ECO-Tours only purchases trees and dirt to plant them in...

Saturday, August 9, 2014

Great Lakes

This is...
These freshwater seas have always felt like home to me.
In the foreground, the Finger Lakes can be seen. When I was bicycling around the Great Lakes, I came into the top right of the picture on my way back from rounding the North Shore of Lake Superior. My route, contained within this photo, which took about two weeks at fifty miles (80 km) per day on average, came down The East shore of Georgian Bay, roughly followed the Severn-Trent Canal and rounded the nearest point in this picture crossing at the Thousand Islands Crossing, coming back from Canada. I took a few days off  (as well as being off the photo)to recuperate at the Canton Canoe Weekend. A special shout out to all my friends from Outing Club!

After that, I headed West again, pretty much hugging the shore the rest of the way home to Green Bay.

As I ponder this image, it is basically a look back from the downwind part of our airshed. Just as the water follows gravity, through clefts in the rock and dunes, the air wafts from our tailpipes and smokestacks, our fossil fuel powered electric generating stations and the wires that transmit that power, our heat islands are clearly evident way back, poking through the clouds. You can see a few black smudges and holes poked through the cloud bank that obscures Lake Michigan. I'm sure that each person who looks deeply into the image, at least those who know the area will see all sorts of different things in it, but for me who has pedaled his way through the image, it still has the power to amaze and mesmerize me. When I was a child, and had the dream to ride my bicycle around the Great Lakes, to see how large they had to be, to be able to dilute the poisons and terrific amounts of waste that we clogged them with when I was growing up. What I found is that they are actually pretty small jewels relative to our planet. The fact that they contain 20% of all the liquid fresh water on the planet is all one needs to know about why I dedicate my life to saving them.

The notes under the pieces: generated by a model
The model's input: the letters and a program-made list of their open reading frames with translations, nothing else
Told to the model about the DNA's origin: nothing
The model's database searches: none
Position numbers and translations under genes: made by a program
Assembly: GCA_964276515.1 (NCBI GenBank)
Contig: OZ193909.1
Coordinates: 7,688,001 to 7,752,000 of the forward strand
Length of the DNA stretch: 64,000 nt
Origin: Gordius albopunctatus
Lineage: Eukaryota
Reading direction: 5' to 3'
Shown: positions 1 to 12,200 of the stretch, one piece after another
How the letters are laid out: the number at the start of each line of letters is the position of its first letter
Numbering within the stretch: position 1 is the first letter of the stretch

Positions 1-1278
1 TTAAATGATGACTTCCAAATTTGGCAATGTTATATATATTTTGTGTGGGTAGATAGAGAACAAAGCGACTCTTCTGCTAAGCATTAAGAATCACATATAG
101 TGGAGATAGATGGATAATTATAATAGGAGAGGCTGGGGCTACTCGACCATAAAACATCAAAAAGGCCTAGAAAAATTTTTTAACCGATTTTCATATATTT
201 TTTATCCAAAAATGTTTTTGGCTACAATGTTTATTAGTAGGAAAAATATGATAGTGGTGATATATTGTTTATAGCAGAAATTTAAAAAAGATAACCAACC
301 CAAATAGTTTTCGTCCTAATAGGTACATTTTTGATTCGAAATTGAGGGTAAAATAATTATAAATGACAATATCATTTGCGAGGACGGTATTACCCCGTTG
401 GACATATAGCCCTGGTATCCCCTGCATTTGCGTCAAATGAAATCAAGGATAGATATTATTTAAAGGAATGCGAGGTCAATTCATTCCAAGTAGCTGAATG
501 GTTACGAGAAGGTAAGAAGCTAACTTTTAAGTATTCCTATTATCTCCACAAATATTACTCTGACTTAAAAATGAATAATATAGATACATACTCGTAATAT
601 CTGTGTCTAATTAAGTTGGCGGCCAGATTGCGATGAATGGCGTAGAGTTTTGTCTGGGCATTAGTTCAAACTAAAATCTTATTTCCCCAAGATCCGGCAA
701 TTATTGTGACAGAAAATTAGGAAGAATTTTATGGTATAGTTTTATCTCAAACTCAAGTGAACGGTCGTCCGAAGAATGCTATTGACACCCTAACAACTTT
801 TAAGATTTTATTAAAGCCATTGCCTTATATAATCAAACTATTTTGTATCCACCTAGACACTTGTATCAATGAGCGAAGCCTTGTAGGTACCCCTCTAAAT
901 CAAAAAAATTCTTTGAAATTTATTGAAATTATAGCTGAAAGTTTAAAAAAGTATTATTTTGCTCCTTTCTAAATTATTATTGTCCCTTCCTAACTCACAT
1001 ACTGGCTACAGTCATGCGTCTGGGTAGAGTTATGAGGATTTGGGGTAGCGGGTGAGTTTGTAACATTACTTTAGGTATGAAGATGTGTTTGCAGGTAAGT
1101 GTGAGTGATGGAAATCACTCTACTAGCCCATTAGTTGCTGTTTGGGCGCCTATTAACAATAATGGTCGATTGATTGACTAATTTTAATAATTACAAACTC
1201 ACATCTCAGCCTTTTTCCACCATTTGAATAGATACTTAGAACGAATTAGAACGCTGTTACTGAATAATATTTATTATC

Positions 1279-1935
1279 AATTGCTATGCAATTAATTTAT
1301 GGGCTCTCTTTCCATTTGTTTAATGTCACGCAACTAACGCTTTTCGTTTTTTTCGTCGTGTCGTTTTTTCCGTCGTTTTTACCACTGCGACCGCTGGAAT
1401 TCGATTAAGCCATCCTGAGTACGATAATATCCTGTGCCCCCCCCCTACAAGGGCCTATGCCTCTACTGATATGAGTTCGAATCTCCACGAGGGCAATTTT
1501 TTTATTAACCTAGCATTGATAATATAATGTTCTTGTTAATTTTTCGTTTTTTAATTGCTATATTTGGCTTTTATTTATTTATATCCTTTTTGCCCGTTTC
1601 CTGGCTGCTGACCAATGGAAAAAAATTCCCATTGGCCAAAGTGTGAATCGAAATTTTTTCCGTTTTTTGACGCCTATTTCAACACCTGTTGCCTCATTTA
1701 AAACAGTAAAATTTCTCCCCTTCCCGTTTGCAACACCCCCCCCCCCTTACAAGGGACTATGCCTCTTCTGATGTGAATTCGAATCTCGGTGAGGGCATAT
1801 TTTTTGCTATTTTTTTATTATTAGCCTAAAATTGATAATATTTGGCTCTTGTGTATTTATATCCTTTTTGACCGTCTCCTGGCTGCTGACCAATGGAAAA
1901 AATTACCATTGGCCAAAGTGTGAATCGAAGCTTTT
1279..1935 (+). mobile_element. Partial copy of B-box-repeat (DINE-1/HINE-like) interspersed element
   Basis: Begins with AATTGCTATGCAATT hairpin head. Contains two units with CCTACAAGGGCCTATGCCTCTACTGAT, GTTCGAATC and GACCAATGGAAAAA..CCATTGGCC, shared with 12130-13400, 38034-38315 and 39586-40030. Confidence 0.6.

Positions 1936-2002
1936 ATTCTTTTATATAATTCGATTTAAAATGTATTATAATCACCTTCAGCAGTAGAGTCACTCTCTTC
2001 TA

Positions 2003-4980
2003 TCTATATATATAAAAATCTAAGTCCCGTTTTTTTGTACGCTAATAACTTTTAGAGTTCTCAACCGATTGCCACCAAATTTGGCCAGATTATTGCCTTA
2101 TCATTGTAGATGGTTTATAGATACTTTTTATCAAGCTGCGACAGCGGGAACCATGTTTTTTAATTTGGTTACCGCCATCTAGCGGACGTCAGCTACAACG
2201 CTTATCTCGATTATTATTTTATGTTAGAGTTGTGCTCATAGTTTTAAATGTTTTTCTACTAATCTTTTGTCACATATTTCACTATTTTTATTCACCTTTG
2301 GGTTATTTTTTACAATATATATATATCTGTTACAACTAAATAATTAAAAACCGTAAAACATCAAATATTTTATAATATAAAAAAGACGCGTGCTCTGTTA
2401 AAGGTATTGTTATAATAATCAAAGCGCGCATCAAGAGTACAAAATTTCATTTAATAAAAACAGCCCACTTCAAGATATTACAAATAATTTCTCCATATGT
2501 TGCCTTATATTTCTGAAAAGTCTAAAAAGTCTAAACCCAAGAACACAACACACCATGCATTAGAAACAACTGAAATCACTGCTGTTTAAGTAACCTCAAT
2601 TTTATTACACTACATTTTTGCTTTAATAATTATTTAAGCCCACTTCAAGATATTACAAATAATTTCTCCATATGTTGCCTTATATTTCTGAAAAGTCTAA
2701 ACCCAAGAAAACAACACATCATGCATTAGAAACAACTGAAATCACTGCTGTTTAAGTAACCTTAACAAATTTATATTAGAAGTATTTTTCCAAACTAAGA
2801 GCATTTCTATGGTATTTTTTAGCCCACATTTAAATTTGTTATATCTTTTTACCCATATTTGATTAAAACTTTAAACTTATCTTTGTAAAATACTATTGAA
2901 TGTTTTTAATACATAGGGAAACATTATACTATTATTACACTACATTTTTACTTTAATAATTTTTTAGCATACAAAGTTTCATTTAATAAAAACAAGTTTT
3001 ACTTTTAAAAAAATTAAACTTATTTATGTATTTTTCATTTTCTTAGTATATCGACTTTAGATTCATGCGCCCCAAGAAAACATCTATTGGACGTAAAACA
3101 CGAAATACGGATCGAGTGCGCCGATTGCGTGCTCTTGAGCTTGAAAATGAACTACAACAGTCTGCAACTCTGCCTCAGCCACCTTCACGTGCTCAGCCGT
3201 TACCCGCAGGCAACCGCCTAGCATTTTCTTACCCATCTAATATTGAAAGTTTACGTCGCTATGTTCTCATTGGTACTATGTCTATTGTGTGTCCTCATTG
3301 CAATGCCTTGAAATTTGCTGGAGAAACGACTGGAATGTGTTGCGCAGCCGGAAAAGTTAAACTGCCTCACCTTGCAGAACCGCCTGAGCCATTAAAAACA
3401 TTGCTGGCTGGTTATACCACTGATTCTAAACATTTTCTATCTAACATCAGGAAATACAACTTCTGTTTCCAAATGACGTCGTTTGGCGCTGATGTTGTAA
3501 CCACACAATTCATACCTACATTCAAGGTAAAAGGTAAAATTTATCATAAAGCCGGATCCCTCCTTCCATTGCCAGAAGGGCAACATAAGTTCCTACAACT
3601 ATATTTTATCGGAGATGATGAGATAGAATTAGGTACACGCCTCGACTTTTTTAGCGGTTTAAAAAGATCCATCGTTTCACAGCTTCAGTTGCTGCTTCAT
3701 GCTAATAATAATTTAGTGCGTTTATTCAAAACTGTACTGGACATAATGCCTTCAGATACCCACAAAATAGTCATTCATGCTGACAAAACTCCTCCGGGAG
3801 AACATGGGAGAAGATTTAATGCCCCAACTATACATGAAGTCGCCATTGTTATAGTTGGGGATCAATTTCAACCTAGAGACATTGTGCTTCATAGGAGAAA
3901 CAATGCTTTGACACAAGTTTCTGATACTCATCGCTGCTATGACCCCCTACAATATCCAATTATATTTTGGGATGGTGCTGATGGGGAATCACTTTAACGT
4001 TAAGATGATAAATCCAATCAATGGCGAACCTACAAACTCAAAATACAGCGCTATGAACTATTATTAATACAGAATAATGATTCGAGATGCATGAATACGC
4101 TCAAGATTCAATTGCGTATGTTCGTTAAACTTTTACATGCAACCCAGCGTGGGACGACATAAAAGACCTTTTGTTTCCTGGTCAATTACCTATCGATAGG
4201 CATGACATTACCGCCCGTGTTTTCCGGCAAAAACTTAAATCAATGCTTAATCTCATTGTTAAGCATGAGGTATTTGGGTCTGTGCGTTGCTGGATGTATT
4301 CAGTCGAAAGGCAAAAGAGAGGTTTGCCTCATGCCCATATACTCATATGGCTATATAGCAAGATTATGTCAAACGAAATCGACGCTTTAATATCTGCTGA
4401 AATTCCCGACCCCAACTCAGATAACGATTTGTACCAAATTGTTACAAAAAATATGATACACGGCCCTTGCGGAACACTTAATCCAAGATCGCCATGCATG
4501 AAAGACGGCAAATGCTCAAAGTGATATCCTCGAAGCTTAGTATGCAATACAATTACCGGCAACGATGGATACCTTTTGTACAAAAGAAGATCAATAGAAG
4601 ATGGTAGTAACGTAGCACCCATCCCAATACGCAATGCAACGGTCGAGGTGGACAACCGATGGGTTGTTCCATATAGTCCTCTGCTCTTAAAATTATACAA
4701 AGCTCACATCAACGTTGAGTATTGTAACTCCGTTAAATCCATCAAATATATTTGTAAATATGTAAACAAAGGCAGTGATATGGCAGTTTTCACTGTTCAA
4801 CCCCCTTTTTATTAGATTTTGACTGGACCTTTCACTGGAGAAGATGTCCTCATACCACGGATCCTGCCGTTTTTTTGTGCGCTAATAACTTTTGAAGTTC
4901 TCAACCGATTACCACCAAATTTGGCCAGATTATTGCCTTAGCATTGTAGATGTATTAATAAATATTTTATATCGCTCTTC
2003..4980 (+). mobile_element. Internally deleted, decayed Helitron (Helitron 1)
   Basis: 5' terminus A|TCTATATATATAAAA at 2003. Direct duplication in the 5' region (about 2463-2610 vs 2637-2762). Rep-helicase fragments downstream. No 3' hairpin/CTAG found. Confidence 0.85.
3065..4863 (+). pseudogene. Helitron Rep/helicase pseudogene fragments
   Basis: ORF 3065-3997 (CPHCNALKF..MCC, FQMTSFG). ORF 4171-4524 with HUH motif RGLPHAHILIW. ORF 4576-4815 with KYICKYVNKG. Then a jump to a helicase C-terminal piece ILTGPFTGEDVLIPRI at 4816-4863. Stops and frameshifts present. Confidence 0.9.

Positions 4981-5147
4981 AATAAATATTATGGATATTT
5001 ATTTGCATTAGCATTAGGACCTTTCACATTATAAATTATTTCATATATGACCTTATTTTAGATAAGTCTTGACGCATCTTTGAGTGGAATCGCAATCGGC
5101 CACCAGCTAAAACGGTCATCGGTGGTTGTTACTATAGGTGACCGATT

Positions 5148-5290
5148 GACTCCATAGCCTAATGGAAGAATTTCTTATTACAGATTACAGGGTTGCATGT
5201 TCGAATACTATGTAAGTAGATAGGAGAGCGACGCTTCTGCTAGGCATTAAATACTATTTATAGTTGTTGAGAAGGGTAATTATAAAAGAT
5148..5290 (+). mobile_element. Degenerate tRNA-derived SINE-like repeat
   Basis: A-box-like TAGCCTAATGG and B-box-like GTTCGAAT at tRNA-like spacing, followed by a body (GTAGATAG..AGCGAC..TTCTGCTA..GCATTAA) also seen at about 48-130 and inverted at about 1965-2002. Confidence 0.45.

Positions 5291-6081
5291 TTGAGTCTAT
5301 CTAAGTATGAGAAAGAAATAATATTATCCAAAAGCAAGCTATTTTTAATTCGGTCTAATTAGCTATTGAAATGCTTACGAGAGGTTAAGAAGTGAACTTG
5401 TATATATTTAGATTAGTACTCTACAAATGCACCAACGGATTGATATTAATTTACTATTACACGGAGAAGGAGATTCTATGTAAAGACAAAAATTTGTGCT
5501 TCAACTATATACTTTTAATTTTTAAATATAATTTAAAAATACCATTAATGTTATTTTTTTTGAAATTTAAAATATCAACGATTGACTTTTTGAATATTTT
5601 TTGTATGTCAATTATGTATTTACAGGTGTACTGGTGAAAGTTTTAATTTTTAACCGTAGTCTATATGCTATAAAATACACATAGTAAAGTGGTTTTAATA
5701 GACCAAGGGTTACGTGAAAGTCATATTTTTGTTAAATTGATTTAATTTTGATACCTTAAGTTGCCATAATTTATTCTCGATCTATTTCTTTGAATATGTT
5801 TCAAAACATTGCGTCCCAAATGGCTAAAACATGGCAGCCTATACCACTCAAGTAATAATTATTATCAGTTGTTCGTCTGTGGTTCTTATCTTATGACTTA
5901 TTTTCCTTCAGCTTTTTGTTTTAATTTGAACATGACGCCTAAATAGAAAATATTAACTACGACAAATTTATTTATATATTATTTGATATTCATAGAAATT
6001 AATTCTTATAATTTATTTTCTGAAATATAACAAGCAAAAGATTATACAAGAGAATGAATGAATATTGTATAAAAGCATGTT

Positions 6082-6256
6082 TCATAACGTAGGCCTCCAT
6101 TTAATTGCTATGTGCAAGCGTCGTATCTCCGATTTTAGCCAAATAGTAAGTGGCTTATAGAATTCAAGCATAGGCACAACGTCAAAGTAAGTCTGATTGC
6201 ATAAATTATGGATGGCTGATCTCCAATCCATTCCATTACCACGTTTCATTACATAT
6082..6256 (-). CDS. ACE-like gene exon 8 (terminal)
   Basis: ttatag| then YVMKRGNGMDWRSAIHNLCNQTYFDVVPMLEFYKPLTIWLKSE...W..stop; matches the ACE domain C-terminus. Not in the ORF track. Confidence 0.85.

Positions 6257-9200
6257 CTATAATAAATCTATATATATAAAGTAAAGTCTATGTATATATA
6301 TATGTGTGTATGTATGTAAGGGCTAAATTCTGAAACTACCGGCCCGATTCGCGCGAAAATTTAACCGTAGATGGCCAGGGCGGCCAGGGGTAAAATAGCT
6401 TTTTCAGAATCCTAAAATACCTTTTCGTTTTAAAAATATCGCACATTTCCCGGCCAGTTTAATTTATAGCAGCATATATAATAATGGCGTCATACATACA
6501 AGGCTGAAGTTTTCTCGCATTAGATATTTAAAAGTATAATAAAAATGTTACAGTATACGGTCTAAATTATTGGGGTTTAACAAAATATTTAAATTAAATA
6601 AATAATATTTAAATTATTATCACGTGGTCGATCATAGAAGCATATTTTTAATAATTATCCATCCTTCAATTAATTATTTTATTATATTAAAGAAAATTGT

Millions of tree seeds have been planted by our organization, tens of thousands of seedlings and saplings have been planted as well. This is to say nothing of the forbes, the composting and the aeration of long depleted areas that frequently start the whole process of regeneration. We are currently working to transform ever more acreage faster because forest cover, (especially on high ground, susceptible to wind erosion, marginal or steep slopes and along watercourses where runoff can carry massive sediment and nutrient loads) is essential if we are to reverse the flow of carbon from fossil fuel to the atmosphere.

We can only do as much as we can afford to do. We give as much time as possible. All the work is done as a labor of love, but all of our trees are either purchased with donations, or grown from seed which requires even more hours of our time. To give a bit of perspective, it costs about ten dollars per tree to get it, plant it and protect it. We do get some benefits from scale and the larger your donation, the lower the cost per tree. The nurseries that we deal with often give us steep discounts because of our commitment to maintaining an all-volunteer staff. Just because our trees are planted, the airshed is already being scrubbed of some carbon, with your help, we can do more.

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